Laurence Sterne, born in Ireland in 1713 and a former student of Jesus College, Cambridge, had lived in relative obscurity as a Yorkshire clergyman before The life and opinions of Tristram Shandy, gentleman first appeared in London in 1760, making its author an instant celebrity. A sentimental journey through France and Italy, by Mr Yorick, published shortly before his death in 1768, further secured the legacy of ‘the inimitable Sterne’ as one of the world’s greatest comic writers.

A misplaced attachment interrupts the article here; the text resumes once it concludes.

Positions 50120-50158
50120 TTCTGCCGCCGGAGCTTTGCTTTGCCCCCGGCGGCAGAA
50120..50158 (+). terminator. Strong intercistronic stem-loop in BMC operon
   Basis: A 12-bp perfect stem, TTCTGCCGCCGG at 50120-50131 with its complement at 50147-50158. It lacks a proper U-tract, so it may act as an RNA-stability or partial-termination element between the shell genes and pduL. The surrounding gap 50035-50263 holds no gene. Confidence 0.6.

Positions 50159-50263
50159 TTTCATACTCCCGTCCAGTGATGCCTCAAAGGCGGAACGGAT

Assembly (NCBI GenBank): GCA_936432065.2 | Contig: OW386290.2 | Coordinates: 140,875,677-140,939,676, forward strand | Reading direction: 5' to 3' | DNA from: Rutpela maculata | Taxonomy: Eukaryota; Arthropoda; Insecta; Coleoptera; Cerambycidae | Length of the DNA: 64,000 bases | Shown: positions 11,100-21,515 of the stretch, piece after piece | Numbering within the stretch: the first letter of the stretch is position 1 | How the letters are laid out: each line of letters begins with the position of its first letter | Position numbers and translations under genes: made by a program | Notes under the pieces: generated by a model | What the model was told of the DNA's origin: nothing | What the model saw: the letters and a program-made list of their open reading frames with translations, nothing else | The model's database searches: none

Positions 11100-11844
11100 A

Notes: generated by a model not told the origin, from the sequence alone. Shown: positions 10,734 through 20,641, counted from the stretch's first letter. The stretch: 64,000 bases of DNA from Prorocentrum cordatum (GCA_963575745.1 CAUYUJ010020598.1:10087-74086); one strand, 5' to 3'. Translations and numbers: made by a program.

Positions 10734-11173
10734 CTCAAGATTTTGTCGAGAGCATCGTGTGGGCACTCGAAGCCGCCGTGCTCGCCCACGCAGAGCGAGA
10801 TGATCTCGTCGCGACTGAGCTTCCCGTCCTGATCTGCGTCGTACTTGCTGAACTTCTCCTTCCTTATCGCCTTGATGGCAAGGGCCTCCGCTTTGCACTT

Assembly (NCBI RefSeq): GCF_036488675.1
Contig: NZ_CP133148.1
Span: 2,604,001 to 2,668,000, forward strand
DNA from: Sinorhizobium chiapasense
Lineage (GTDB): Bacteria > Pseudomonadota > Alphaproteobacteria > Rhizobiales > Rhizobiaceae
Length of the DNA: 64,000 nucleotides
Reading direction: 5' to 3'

From the early 1760s to the present day Sterne has inspired readers to channel their responses to his work through imitation, parody, and adaptation, a body of material known as ‘Sterneana’. Sterneana ranges across genres and art-forms, including prose, poetry, music, drama, illustrations, paintings, artefacts, and radio and film adaptations. The Oates Collection at Cambridge University Library is a major archive of early imitations and translations of Sterne comprising around 600 items. Sterneana collectively demonstrates the breadth and diversity of Sterne’s reception as measured through these imaginative responses to his work.